Former tennis star John McEnroe is often seen on a TV commercial touting Jublia, a medication for treating toenail fungus. It is only sold by prescription, so he ends by saying, “Ask your doctor if Jublia is right for you.”
Better you should ask your financial adviser.
Jublia comes in tiny 4 ml. bottles (about the size of your thumbnail) of a 10% alcohol solution that costs $550 each. You need to apply one drop per toe once a day (two drops for the big toe), until the toenail is totally grown out, about a full year. Since a 4 ml. bottle contains about 80 drops, a complete treatment for all of your toes could cost $20,000.
Spend all this money to cure something that is only cosmetic and after a year, you will probably still have toenail fungus. In clinical studies, the best cure rate for Jublia was only 17.8%, less than 1 out 0f 5.
Of course, no one would pay that much themselves. Only our government or a negotiated health plan would pick up such a huge tab for such a minor condition and such a chancy result.
Isn’t the FDA supposed to protect us from such misleading health care products? We are not talking about a critical treatment for cancer or any life-threatening condition whose smallest hope is worth any cost.
With toenail fungus, the worst that can happen is that the nail falls off. By then, it has become a yellow, disgusting lump, and good riddance to it. A new nail is probably growing underneath it, but even if it isn’t, who cares? We don’t need claws to cling to tree branches anymore. You will not miss it. A toe missing a nail will not hurt, and only a toenail pervert would notice it is gone. Tattoo a drawing of a nail on your toe if you must have something.
Another highly advertised product is Fungi-Nail. You would think from the name that it would be for the treatment of toenail fungus, but the label says, in small print, at the end of six steps of directions, “This product is not effective on the scalp or nails.” Examine the details and you find it is only sold for the treatment of athlete’s foot, which they say often accompanies toenail fungus. Do you think they are scamming us?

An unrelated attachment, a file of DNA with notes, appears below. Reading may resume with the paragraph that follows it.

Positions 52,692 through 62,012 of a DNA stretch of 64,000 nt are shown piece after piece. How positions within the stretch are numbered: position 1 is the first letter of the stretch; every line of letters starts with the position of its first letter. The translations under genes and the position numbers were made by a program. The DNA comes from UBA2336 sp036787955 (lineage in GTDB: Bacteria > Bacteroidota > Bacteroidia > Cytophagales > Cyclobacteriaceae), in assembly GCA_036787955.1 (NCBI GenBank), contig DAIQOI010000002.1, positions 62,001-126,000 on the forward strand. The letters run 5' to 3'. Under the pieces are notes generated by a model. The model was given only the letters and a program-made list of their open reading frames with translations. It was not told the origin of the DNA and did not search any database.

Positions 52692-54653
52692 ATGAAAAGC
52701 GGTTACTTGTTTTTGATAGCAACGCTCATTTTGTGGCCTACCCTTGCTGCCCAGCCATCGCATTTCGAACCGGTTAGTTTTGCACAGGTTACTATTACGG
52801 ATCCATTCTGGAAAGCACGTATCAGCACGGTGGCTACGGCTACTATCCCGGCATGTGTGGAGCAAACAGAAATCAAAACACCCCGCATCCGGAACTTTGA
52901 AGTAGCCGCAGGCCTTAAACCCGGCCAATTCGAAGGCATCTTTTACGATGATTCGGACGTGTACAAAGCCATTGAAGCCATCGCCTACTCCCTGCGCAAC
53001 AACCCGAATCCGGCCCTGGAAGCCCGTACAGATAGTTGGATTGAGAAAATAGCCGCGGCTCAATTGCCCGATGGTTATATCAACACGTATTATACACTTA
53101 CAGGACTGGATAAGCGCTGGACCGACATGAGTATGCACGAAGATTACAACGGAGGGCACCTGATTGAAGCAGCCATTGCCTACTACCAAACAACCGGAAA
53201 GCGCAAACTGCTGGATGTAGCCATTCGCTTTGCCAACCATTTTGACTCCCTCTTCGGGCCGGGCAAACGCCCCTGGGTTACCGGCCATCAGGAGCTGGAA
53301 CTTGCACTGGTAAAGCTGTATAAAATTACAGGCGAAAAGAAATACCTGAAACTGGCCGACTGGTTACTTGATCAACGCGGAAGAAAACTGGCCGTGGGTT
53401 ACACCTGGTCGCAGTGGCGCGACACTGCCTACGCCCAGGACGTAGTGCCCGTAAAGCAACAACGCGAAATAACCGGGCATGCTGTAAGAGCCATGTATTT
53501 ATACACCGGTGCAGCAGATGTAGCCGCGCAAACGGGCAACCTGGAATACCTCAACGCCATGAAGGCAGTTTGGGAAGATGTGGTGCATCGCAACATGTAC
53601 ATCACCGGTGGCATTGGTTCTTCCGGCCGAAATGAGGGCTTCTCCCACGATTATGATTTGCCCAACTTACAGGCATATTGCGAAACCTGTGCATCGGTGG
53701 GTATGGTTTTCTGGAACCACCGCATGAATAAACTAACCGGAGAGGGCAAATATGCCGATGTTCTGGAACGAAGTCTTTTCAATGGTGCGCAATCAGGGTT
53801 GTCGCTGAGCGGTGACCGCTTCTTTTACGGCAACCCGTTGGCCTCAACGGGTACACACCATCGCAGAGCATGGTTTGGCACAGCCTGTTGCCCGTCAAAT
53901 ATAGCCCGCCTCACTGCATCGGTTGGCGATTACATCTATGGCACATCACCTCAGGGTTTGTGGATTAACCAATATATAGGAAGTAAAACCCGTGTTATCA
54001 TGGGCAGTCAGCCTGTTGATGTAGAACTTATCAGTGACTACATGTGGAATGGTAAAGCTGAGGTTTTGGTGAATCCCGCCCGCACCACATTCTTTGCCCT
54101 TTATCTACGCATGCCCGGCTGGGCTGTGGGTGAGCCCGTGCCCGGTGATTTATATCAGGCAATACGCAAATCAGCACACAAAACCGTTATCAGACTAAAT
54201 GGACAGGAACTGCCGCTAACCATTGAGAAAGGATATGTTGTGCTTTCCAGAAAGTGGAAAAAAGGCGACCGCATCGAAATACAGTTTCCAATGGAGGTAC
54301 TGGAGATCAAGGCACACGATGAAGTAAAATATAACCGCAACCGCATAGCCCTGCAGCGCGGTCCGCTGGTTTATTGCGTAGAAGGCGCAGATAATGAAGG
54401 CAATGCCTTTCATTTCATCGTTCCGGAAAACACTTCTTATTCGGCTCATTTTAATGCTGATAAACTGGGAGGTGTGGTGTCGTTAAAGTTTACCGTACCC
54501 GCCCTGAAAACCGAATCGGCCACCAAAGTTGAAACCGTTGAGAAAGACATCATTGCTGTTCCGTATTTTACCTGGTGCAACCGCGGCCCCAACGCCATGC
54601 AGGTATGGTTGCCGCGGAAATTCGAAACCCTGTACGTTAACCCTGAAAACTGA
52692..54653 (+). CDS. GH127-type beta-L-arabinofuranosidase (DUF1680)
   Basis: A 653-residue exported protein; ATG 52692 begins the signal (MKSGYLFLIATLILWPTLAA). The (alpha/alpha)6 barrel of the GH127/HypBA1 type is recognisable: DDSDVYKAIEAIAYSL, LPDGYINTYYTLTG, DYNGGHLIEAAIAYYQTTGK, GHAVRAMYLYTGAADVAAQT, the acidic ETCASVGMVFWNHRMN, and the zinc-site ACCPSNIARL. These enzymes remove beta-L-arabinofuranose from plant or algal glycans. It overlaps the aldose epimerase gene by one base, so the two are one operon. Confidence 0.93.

Last year, I saw an advertisement for a third toenail fungus treatment that said in big letters on the bottle “Guaranteed to restore healthy toenails!” Guaranteed? Maybe there has been a medical breakthrough, but on a closer look there was a tiny middle line that made it read, “Guaranteed to restore /the appearance of/ healthy toenails.” Big difference!
For years I have been using Vick’s VapoRub to do just that. I found the suggestion years ago in a Consumer’s Report article. It does not kill the fungus, but sure makes it look better. I suspect the eucalyptus oil soaks into the nail and removes that desiccated look. And it works in about an hour, not a year, and a jar of Vick’s is big and cheap. I just smear a glob on the nail before I put on my sock, about once every other week. Under my shoe, it doesn’t smell. It gets me through the summer without scaring small children at the pool.
Others claim Listerine also works. The trick, they say, is to find a way to keep the toe wet for 2–3 hours twice a week, and it will actually cure the fungal infection. So will Vick’s, some say, with persistence, but both require continuing treatment for about a year until the complete nail grows out. These cures are only anecdotal claims, but it is easy to try.
If toenail fungus is your biggest problem, count your blessings. You must have a very stress-free life.